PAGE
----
'Dilbert' Creator Scott Adams' Racist Rant Gets His Comic Strip Banned
The creator of the classic comic strip, ‘Dilbert,’ may have just lined up the final nail in his coffin when it comes to newspapers running his stuff … via a racist rant about Black people.
Scott Adams posted a new episode to his podcast Wednesday, where he discussed a poll he says was put out by Rasmussen … which cites 53% of Black Americans agreeing with the phrase “It’s okay to be white,” meaning almost half of the respondents surveyed didn’t necessarily agree, sending Adams into a tirade about the ramifications of that, from his POV.
Check out what he said … because it’s truly something. SA launches into a tirade about how white people should simply stop trying to help African-Americans in this country, because it always backfires and only festers hate from Black people’s side. That’s his takeaway.
He also goes so far as to say that Black people, at large, are a hate group … with his rationale being — if they’re not okay with the phrase, they’re trafficking in racial bigotry.
Adams went on to distinguish the differences between white and Black neighborhoods — invoking Don Lemon, no less — and ended with the cherry on top … namely, his suggestion that white citizens stop helping Black people … ’cause it’s just more trouble than it’s worth.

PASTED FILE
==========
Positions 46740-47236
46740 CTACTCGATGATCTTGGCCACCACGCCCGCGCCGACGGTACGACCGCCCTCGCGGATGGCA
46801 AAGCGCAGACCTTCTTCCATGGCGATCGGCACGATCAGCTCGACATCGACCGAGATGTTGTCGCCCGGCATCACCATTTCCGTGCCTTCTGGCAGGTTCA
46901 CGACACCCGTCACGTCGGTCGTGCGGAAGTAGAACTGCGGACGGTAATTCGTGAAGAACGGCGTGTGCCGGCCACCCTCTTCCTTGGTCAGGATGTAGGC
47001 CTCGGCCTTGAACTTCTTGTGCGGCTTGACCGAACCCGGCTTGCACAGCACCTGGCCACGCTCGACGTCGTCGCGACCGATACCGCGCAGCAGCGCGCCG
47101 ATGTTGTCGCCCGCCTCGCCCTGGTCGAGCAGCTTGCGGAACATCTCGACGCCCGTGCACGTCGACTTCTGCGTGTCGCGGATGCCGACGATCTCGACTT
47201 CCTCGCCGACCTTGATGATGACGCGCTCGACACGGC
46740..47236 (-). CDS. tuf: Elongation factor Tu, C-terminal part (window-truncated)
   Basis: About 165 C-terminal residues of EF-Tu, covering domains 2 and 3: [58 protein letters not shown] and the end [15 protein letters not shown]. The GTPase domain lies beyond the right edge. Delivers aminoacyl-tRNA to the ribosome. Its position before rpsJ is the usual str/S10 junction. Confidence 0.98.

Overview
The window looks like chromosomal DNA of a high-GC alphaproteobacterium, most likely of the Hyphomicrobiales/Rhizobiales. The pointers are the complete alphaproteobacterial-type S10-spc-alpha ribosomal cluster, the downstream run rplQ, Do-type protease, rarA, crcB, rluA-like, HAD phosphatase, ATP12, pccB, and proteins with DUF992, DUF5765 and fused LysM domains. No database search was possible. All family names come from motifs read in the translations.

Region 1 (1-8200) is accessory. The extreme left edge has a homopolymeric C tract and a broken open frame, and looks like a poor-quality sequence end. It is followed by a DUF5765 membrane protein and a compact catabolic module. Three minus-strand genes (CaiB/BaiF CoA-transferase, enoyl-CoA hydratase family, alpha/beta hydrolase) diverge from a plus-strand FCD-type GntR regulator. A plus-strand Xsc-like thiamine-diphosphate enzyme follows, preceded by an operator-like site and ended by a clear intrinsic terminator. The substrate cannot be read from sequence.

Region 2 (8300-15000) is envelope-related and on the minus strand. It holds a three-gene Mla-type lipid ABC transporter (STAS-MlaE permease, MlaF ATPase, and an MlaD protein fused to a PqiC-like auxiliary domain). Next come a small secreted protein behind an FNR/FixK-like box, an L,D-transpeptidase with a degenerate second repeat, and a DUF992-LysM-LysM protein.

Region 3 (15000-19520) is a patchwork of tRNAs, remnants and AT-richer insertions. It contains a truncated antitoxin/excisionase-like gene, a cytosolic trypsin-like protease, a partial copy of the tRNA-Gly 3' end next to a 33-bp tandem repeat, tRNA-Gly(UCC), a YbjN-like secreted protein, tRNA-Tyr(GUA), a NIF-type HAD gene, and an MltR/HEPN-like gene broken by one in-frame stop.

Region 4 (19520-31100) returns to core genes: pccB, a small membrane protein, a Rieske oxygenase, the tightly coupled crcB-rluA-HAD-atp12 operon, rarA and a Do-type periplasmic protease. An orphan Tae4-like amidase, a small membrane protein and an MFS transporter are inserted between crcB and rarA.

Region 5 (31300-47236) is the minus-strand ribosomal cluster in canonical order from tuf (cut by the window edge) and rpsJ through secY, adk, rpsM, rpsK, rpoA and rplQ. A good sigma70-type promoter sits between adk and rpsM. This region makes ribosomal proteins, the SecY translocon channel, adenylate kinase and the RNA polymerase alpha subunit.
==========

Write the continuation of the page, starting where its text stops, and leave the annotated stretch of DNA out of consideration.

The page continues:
As hostile and antagonistic as that sounds, Adams insists he’s tried being an ally to Black folks throughout his life … so much so, he apparently started *identifying* as Black too. 🤔
Welp, that was enough for some major flagship news operations to kick him and ‘Dilbert’ to the curb — including Gannett, which runs and publishes USA Today … which now says it’s done with him and will no longer continue to print ‘Dilbert’ comics in any of its papers.
The Plain Dealer — a Cleveland publication — announced the same shortly thereafter … but it’s actually late to the game. Several other newspapers in recent years have already dropped Adams/’Dilbert’ … upwards of 77 under Lee Enterprises and the SF Chronicle too.
It might be the end of an era — ‘Dilbert’ has been running in papers as a staple comic strip for years … but now, it seems its corporate commentary has overstayed its welcome.
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